Full-text · Article · Feb 2014 · PLoS ONE
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    • "The constitutive activation of Fgfr3 may be implicated in specifying the fate of progenitor cells, or induce their differentiation into pillar cells and/or Deiter's cells. Contrary to some previous studies [18] [20] [21], the Fgfr3 Y367C/+ mice did not show any difference in the outer hair cells in the first turn of the cochlea. We hypothesize that Fgfr3 may not directly be required for outer hair cell differentiation. "

    Full-text · Dataset · Jan 2014
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    • "Consistent with the almost complete loss of both inner and outer hair cells, expression levels of hair cell specific transcription factor Pou4f3 [49] and the inner hair cell specific Fgf ligand Fgf8 [42] were reduced by 90% in gentamicin treated cultures compared to control cultures (Fig. 2 G, gentamicin +DMSO vs. control). Interestingly, expression of hair cell specific transcription factor Atoh1 was less severely reduced (∼70%) after gentamicin treatment (Fig. 2 G, gentamicin +DMSO vs. control). "
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    ABSTRACT: In mammals, auditory hair cells are generated only during embryonic development and loss or damage to hair cells is permanent. However, in non-mammalian vertebrate species, such as birds, neighboring glia-like supporting cells regenerate auditory hair cells by both mitotic and non-mitotic mechanisms. Based on work in intact cochlear tissue, it is thought that Notch signaling might restrict supporting cell plasticity in the mammalian cochlea. However, it is unresolved how Notch signaling functions in the hair cell-damaged cochlea and the molecular and cellular changes induced in supporting cells in response to hair cell trauma are poorly understood. Here we show that gentamicin-induced hair cell loss in early postnatal mouse cochlear tissue induces rapid morphological changes in supporting cells, which facilitate the sealing of gaps left by dying hair cells. Moreover, we provide evidence that Notch signaling is active in the hair cell damaged cochlea and identify Hes1, Hey1, Hey2, HeyL, and Sox2 as targets and potential Notch effectors of this hair cell-independent mechanism of Notch signaling. Using Cre/loxP based labeling system we demonstrate that inhibition of Notch signaling with a γ- secretase inhibitor (GSI) results in the trans-differentiation of supporting cells into hair cell-like cells. Moreover, we show that these hair cell-like cells, generated by supporting cells have molecular, cellular, and basic electrophysiological properties similar to immature hair cells rather than supporting cells. Lastly, we show that the vast majority of these newly generated hair cell-like cells express the outer hair cell specific motor protein prestin.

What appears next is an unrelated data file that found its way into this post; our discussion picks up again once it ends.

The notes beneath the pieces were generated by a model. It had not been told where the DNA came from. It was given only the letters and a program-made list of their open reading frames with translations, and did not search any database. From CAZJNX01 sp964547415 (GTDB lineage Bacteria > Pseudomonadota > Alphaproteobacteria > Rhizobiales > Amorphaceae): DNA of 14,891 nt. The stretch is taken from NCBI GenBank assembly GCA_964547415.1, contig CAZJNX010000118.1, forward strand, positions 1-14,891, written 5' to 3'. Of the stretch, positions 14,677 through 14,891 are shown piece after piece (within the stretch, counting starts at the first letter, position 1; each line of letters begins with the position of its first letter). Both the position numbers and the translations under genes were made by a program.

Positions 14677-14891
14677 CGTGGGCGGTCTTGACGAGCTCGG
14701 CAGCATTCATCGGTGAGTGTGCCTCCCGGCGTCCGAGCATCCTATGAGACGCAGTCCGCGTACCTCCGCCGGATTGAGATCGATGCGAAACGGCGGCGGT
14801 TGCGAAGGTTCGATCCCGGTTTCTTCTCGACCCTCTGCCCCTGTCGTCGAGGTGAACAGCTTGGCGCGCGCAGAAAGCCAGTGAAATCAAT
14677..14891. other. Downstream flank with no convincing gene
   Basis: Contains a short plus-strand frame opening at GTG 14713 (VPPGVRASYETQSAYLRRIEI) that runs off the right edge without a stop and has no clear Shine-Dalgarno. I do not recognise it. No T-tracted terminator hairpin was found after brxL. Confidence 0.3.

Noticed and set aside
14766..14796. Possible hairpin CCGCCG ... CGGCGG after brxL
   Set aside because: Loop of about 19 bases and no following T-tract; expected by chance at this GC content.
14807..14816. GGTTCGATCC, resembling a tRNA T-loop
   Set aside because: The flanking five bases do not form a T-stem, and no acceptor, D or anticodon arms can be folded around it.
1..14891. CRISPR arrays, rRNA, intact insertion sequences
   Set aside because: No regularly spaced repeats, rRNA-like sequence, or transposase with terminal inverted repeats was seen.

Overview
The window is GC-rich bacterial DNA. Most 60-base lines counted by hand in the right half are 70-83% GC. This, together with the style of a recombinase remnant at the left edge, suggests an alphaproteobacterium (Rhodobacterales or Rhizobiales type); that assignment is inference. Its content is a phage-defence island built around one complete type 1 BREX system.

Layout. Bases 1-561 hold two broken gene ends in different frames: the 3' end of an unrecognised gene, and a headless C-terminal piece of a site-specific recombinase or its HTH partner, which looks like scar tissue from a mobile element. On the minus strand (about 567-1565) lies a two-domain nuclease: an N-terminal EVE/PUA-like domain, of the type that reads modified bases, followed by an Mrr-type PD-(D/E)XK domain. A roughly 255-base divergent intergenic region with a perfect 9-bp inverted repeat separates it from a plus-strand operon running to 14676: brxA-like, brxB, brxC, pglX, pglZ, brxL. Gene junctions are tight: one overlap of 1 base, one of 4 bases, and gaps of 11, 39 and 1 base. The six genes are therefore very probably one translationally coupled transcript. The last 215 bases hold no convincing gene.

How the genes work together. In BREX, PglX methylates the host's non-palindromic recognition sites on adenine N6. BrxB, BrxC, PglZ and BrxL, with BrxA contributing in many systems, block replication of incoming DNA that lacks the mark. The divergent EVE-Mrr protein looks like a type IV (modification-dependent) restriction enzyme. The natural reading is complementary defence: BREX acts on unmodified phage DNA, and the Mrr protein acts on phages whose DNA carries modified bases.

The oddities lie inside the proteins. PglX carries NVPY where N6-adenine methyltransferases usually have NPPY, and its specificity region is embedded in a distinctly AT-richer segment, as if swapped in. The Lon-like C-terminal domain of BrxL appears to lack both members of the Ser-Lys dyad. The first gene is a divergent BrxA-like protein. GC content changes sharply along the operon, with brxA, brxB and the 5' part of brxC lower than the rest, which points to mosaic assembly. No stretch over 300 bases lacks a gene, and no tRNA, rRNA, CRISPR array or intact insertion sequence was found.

Full-text · Article · Aug 2013 · PLoS ONE